Can you handle the truth?
May 8, 2019
One of the most quoted verses in the Bible is Jesus’ assertion that the “truth will set you free” (John 8:32). In that passage, he also made clear that the truth must first be known and acknowledged before it can do the work of liberating, putting his finger on a significant human challenge. Though his words were spoken in the discipleship context, the principle can be applied broadly.
We tend to wrestle with the truth because it is demanding, unyielding and decidedly powerful. It creates discomfort and fear because it exposes us and often requires that we confront and resolve difficult, even painful, realities. Because the truth requires something, many of us resist it. We rationalize that it does not exist and if it does, it is neither stable nor ascertainable, so the most we can hope for are shades of it, painted in the hues of our experiences and biases. Other times, we decide that to protect our interests, the best course is to ignore inconvenient truths. These rationalizations, with their veneer of intellectual sophistication, give us enough room to wiggle our way out of the responsibilities imposed by the truth we know, and they have the pernicious effect of introducing confusion where it should not exist.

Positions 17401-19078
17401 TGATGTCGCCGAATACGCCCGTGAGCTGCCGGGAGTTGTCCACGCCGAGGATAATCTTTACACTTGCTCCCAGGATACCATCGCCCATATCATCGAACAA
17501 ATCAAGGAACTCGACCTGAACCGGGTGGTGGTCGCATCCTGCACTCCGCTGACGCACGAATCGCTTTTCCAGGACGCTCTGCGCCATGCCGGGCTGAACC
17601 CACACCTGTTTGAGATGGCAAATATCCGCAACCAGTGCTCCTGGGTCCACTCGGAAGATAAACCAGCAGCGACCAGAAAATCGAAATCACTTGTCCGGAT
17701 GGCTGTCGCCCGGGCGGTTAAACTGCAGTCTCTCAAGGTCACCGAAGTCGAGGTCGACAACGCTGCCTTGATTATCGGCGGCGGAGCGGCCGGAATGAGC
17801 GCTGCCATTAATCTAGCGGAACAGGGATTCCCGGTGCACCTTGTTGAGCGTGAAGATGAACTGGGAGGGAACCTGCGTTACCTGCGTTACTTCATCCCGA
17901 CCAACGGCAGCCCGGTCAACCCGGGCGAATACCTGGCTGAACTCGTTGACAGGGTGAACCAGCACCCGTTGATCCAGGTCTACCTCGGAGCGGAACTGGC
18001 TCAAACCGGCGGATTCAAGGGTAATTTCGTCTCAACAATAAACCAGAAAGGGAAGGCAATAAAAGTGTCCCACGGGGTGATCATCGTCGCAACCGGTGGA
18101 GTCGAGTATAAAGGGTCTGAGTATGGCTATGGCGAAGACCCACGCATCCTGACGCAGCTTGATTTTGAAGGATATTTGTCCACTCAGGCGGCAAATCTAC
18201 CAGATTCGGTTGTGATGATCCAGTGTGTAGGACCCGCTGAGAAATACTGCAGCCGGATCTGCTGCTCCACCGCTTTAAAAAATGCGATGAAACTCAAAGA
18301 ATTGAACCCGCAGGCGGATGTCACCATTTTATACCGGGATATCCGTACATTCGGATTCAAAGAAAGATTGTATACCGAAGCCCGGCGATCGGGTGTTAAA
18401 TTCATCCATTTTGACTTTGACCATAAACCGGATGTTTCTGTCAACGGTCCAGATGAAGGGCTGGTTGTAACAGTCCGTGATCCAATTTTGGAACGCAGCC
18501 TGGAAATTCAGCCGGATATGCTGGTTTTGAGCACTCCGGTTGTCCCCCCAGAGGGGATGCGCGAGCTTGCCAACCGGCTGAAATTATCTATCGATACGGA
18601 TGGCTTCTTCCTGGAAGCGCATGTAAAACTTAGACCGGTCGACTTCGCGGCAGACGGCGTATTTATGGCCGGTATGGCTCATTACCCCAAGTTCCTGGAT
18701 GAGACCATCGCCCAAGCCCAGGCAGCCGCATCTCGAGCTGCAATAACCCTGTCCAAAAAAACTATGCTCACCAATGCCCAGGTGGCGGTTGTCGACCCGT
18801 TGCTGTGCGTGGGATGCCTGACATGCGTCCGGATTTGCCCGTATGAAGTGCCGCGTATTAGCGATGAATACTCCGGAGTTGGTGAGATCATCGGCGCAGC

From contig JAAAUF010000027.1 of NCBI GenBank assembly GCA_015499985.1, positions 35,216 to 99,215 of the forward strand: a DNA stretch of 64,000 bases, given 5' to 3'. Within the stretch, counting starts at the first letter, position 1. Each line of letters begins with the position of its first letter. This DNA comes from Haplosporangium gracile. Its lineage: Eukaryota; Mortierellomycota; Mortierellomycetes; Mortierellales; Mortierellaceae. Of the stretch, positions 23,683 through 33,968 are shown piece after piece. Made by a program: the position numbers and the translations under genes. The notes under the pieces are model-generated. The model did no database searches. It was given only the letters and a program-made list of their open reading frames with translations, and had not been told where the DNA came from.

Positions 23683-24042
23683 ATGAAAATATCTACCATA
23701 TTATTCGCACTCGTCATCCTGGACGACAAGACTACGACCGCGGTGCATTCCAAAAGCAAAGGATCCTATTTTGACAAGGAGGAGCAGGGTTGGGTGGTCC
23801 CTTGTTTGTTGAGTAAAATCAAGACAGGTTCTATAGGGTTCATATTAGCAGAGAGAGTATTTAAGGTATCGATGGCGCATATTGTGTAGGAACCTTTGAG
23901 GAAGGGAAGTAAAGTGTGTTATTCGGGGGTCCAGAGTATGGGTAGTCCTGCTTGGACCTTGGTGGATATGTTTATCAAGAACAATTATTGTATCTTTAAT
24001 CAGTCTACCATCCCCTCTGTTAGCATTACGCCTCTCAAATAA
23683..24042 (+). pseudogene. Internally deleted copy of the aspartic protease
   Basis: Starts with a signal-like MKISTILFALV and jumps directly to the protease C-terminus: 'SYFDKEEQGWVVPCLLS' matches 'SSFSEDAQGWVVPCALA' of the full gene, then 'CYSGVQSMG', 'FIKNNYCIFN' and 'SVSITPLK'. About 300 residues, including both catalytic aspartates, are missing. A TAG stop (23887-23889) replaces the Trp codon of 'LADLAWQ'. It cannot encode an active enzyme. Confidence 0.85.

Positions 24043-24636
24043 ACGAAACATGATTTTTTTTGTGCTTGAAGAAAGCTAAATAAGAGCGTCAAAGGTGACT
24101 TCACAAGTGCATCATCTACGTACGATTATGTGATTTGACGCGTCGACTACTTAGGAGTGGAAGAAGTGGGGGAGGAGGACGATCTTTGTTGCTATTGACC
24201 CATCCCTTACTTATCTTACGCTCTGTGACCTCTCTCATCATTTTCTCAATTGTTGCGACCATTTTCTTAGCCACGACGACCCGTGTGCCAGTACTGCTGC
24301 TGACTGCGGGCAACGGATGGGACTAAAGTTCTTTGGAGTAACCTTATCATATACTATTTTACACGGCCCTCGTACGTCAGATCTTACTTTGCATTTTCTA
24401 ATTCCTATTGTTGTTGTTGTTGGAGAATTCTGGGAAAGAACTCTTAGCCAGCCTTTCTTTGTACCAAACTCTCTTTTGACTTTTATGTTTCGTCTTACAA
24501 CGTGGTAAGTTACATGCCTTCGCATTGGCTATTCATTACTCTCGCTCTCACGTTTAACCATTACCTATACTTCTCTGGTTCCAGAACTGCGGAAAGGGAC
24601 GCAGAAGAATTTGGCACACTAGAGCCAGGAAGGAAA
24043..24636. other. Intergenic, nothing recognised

The truth may not always be obvious, but, according to Jesus, it is available to those who desire and seek it. To experience the liberty it offers, we must go a step further and have the courage to act on it. The alternative is to live in a self-imposed prison.